from the FAS Project on Government Secrecy
Volume 2002, Issue No. 34
April 23, 2002


The Bush Administration has invoked the "state secrets privilege" repeatedly in recent months to justify dismissal of pending litigation against the government.

The state secrets privilege is the nuclear bomb of legal tactics. When the government invokes it to withhold evidence or to block discovery, it can effectively terminate the case. And the privilege is absolute.

"Secrets of state -- matters the revelation of which reasonably could be seen as a threat to the military or diplomatic interests of the nation -- are absolutely privileged from disclosure in the courts...," according to a 1982 appeals court ruling. "Once the court is satisfied that the information poses a reasonable danger to secrets of state, 'even the most compelling necessity cannot overcome the claim of privilege...'." (Halkin v. Helms, 690 F.2d 977).

Because it is so powerful and can trample legitimate claims against the government, the state secrets privilege is "not to be lightly invoked," said the Supreme Court in the fifty year old case that first recognized its applicability. (United States v. Reynolds, 345 U.S. 1, 7 (1953)).

Yet the privilege has been invoked twice in the past two months by the Bush Administration.

In February, the Administration successfully argued that the lawsuit brought by former Energy Department official Notra Trulock alleging that he was defamed by former Los Alamos scientist Wen Ho Lee could not proceed without violating state secrets.

"The Bush Justice Department... conjured up a bogus argument, backed by secret CIA affidavits submitted to the court ex parte, that trying this simple defamation case would itself breach national security," according to a February 12 press release from Judicial Watch, which represented Mr. Trulock. See:

The Trulock case was dismissed.

Last week, the state secrets privilege was again invoked against a former CIA officer who sued the CIA in the southern district of New York alleging that he was the target of racial discrimination. Citing state secrets, the government moved for dismissal of the case or, alternatively, a change of venue to Virginia.

"With this motion, the Director of Central Intelligence asserts the state secrets privilege and the DCI's statutory privileges to support the Government's claim that venue is proper only in the Eastern District of Virginia," according to the April 18 filing in Sterling v. Tenet, et al.

"No further explanation can be made on the public record without risking disclosure of the Classified Information that the DCI is invoking the state secrets and statutory privileges to protect," the filing stated.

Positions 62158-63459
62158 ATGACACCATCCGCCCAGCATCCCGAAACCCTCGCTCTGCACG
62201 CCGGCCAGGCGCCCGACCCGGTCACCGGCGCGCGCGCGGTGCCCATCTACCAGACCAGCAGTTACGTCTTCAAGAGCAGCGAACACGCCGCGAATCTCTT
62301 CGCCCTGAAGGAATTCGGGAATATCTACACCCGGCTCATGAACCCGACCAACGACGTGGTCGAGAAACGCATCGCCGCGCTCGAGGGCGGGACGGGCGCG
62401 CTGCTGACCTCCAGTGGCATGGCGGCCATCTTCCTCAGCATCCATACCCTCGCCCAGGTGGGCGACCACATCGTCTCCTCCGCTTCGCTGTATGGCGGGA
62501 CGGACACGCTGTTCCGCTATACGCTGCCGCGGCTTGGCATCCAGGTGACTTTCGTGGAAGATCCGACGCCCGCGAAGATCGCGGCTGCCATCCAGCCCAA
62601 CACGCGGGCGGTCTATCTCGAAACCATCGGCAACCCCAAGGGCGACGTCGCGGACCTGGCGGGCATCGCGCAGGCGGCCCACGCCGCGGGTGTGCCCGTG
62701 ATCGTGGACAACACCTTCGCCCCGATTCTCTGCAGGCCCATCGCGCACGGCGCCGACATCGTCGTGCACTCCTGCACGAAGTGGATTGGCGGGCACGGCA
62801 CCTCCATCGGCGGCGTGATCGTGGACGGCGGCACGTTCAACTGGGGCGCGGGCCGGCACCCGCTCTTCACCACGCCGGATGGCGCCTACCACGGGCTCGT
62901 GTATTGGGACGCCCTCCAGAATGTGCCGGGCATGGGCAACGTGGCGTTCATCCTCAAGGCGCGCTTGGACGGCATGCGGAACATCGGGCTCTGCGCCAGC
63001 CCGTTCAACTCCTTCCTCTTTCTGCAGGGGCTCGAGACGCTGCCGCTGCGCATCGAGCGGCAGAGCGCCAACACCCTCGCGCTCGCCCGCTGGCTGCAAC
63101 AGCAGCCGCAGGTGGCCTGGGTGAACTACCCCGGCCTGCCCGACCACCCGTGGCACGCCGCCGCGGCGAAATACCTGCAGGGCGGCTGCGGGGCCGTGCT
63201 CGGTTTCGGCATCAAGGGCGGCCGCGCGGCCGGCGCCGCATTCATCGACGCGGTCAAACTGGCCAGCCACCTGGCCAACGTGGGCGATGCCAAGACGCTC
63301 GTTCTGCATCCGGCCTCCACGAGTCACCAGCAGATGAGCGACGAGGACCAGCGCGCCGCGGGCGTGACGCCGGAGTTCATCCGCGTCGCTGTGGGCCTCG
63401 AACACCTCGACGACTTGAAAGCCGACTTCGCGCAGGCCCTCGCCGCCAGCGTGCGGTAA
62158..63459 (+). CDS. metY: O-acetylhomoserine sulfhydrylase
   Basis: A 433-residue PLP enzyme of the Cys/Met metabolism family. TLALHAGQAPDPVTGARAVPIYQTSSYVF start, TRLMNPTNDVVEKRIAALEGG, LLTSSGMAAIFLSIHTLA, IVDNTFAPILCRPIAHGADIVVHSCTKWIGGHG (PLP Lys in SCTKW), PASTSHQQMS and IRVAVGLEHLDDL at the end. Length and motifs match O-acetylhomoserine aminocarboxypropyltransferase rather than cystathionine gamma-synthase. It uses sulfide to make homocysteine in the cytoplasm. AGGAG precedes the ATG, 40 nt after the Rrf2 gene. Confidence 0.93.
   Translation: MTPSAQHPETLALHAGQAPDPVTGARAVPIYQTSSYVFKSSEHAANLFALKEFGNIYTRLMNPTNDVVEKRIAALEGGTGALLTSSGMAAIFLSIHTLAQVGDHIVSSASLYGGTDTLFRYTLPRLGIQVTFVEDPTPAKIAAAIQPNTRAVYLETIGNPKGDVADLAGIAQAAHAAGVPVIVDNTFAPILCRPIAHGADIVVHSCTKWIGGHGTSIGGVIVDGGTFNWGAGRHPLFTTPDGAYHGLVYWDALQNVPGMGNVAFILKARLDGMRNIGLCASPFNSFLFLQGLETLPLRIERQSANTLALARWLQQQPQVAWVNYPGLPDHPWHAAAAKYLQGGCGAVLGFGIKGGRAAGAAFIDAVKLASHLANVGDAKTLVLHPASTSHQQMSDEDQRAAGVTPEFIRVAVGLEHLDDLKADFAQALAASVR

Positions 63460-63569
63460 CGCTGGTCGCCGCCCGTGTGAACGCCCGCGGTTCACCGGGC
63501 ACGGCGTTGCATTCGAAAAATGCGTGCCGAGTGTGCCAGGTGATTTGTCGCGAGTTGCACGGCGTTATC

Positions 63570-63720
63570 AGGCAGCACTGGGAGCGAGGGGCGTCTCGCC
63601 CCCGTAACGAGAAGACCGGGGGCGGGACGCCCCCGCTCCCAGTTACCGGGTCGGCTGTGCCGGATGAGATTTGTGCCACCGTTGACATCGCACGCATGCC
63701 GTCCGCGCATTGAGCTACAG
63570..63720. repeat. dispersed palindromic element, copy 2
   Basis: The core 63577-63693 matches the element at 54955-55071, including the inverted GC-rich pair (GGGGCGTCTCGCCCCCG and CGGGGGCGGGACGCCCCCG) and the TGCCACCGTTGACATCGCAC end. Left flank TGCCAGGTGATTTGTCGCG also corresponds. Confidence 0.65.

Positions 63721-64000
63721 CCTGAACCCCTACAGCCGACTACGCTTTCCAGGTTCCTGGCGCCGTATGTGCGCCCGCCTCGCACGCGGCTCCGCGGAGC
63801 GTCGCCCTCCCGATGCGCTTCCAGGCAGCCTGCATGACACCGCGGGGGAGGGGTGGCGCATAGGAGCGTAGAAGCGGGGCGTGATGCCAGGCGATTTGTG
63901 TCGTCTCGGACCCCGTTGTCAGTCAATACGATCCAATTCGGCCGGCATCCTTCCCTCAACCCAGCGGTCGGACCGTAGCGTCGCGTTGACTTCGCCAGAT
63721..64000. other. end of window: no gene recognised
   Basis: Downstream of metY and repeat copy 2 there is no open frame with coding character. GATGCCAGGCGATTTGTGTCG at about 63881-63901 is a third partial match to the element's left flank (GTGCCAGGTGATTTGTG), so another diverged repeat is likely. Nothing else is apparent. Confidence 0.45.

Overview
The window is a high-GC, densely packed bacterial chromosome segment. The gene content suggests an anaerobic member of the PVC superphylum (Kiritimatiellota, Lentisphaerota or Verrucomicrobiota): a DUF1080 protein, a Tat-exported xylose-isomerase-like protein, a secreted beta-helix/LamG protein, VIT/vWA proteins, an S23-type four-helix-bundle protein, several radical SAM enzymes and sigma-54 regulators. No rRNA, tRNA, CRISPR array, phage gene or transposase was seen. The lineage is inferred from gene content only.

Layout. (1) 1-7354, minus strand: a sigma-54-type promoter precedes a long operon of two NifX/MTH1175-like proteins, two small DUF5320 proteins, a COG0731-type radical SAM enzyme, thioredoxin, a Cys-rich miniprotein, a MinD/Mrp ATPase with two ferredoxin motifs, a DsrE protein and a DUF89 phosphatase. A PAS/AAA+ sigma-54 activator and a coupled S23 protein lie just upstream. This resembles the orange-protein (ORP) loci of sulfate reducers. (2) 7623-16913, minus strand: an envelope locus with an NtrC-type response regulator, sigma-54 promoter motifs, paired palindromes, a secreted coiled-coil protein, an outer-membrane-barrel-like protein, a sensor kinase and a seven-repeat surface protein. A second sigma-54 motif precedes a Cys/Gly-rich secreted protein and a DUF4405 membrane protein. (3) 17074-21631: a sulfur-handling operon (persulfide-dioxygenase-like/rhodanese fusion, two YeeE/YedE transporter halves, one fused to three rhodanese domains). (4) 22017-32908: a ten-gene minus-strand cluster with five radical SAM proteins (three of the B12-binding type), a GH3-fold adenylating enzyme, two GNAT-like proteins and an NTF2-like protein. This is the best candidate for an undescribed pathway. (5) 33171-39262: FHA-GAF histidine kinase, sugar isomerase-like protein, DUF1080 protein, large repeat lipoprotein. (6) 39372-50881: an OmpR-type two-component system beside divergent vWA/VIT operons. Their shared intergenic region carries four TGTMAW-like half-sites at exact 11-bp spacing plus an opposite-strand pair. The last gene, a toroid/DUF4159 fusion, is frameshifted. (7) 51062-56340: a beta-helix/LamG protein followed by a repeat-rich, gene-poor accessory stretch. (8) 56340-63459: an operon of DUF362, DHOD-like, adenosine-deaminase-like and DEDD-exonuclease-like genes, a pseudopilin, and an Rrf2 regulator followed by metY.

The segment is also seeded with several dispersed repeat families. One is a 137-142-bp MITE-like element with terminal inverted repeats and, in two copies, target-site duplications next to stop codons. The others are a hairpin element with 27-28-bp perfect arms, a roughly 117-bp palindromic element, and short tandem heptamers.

(The use of the term "DCI's statutory privileges" is a CIA conceit referring to the statutory requirement that the DCI must protect intelligence sources and methods. Although this statute is often employed in a self-interested way, it is an obligation of law and not a "privilege" that can be waived.)

See the Memorandum of Law in Support of Defendant's Motion to Dismiss the Complaint for Improper Venue or in the Alternative to Transfer Venue:

Invoking the state secrets privilege in this way to argue for a change of venue appears to be unprecedented. Speculatively, it could be inferred from the language of the government's pleading that the secret that CIA wishes to protect is the existence of a CIA office or facility in New York.

In any case, the repeated use of the mighty state secrets privilege and its exploitation to support a mere motion for change of venue suggest that the injunction "not to lightly invoke" the privilege may have been forgotten or lost its force.


Secrecy News welcomes review copies of new books on national security, information policy and intelligence. Recent arrivals include:

"The Pueblo Incident: A Spy Ship and the Failure of American Foreign Policy," by Mitchell B. Lerner, University Press of Kansas (Lawrence, KS: 2002):

"The New Craft of Intelligence: Personal, Public, and Political; Citizen's Action Handbook for Fighting Terrorism, Genocide, Disease, Toxic Bombs, and Corruption," by Robert David Steele, OSS International Press (Oakton, VA: 2002):

"Chasing Spies: How the FBI Failed in Counterintelligence But Promoted the Politics of McCarthyism in the Cold War Years," by Athan Theoharis, Ivan R. Dee (Chicago: 2002).

"Adventures in the Atomic Age: From Watts to Washington," by Glenn T. Seaborg with Eric Seaborg, Farrar, Straus and Giroux (New York: 2001).

"Opération Fi@t Lux: La Nouvelle Guerre de la National Security Agency," par Thomas O'Neil et Jean de Kerily, Éditions du Rocher (Paris: 2002):


Secrecy News is written by Steven Aftergood and published by the Federation of American Scientists.

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